Sheryl Kraft, a freelance writer and breast cancer survivor, was born in Long Beach, New York. She currently lives in Connecticut with her husband Alan and dog Chloe, where her nest is empty of her two sons Jonathan. Sheryl writes articles and essays on breast cancer and contributes to a variety of publications and websites where she writes on general health and wellness issues. She earned her MFA in writing from Sarah Lawrence College in 2005.Full Bio
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How many times have you said – or heard someone else say – that their heart is broken? Personally, as a young(er) woman, I had my heart broken many times prior to meeting the man that I would marry. Oh, the drama…but it really hurt – not just mentally, but there was a real, physical ache.
Well, it's true. A broken heart is a real medical condition. Things that can cause it? The death of a loved one or an extremely upsetting traumatic situation; in other words, acute emotion.
Now it's all making sense to me. Some years back, hubby and I went to a 60th surprise party. Our friend planned it meticulously for months, making sure every detail, down to the color of the cake frosting, was in place. Scheduled for 7:00 PM sharp at one of those fabulously cool restaurants in New York City, they showed up, ready to enjoy the special evening. Only thing was, the birthday boy wasn't the only one who was surprised when we all yelled "SURPRISE!"– we all got our own surprise when his wife passed out. That's right – out cold, caught in the arms of her husband, by the luck of his fast reflexes. She never even got to take off her coat and greet her guests. An ambulance whisked her and her family off to the nearest ER, and there we sat, ready for a party but unable to really do much but wonder about what happened.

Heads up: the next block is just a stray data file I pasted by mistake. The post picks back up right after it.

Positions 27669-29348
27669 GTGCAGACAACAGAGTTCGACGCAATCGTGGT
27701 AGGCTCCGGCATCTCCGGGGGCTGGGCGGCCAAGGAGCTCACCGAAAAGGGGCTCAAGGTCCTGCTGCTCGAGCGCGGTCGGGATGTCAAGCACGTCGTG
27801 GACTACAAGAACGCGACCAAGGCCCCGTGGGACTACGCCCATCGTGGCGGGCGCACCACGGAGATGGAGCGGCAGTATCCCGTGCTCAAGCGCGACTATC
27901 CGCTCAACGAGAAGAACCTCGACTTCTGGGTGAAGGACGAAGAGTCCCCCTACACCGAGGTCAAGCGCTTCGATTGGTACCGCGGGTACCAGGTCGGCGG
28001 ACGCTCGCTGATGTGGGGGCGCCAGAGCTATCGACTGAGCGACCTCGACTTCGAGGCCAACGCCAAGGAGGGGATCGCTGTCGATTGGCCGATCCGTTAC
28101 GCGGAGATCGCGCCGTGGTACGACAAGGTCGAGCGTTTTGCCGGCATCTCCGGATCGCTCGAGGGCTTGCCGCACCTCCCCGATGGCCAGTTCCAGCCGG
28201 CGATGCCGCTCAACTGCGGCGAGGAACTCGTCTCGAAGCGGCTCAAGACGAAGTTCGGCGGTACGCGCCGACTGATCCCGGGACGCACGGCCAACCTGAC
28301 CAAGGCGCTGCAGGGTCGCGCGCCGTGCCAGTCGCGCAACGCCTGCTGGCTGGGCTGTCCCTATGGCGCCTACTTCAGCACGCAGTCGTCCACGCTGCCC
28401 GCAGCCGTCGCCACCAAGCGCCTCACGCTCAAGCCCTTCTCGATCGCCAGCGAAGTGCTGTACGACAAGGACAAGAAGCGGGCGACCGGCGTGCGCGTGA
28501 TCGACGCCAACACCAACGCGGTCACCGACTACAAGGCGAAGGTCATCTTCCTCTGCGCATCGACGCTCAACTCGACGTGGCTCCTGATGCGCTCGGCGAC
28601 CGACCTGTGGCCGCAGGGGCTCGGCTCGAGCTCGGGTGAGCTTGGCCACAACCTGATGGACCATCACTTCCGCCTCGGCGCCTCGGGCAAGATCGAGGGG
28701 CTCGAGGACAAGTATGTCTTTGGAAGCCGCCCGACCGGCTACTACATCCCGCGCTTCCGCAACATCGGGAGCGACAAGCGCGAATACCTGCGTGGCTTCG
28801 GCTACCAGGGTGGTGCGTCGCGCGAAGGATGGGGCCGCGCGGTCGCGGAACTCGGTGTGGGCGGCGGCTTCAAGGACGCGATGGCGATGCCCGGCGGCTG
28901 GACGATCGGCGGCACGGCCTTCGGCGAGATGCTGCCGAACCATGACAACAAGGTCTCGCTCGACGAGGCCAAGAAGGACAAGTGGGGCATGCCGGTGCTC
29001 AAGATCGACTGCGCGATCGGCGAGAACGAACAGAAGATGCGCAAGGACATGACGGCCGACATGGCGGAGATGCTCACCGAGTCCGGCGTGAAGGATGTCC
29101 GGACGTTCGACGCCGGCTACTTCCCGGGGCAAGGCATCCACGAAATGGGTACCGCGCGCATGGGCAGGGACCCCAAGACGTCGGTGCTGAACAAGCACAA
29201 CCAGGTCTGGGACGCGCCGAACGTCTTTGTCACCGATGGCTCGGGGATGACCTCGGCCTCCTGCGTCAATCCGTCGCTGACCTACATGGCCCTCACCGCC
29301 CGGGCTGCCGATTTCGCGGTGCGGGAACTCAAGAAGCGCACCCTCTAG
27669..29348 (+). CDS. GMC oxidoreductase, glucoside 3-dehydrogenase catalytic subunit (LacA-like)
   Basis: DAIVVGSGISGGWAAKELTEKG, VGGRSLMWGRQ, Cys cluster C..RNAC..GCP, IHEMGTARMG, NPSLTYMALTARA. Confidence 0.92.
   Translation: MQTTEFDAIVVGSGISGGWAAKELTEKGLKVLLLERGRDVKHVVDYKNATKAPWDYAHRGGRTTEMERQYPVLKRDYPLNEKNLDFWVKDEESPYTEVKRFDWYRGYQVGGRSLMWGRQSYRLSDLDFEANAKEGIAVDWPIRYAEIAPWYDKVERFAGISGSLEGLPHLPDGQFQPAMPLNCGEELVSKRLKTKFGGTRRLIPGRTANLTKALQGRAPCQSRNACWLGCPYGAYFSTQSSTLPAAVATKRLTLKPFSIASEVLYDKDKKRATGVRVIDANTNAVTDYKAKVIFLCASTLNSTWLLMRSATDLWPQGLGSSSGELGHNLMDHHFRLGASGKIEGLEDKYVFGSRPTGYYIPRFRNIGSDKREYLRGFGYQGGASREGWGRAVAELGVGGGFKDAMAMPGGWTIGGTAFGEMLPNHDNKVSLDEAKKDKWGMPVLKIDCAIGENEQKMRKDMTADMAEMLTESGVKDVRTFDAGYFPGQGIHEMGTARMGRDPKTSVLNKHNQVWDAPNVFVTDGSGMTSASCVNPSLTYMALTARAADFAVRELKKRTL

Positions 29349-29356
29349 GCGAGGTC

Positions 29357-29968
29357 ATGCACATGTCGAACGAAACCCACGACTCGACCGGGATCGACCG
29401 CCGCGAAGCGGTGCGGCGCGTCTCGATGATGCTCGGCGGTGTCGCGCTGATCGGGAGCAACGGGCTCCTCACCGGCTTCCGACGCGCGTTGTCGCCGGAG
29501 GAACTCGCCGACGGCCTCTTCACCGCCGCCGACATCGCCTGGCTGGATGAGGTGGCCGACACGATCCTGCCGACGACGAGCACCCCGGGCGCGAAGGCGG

It was about an hour later (when no one could really eat, but what choice did we have, since the food was brought out and being served?) that we found out she had suffered a major heart attack.
A recent article in the Wall Street Journal wrote of "Broken-heart syndrome." It's still a heart attack, but unlike the "classic" attack triggered by a blocked artery this type is different. The trigger: stress. A surge of adrenaline overwhelms the heart. The left ventricle (which is the heart's main pumping chamber) freezes and is unable to contract and pump blood effectively.
And in Thursday's New York Times, Michael Luo wrote of three workers - all from the same steel mill in New York - who had heart attacks within weeks of one another. All were in relatively good health. Guess what they had in common? The stress of losing their jobs.
Ah, stress. So much to be stressed about, so often. That's why it's so important we figure out healthy and constructive ways to deal with it. Notice I didn't say "eliminate" it?
Have you ever had a broken heart?
And how do you deal with your stress?
You might also want to read:
Sometimes You Have to Do Less to Get More
Eating To Beat Stress and Depression
Five Ways to Sideline Stress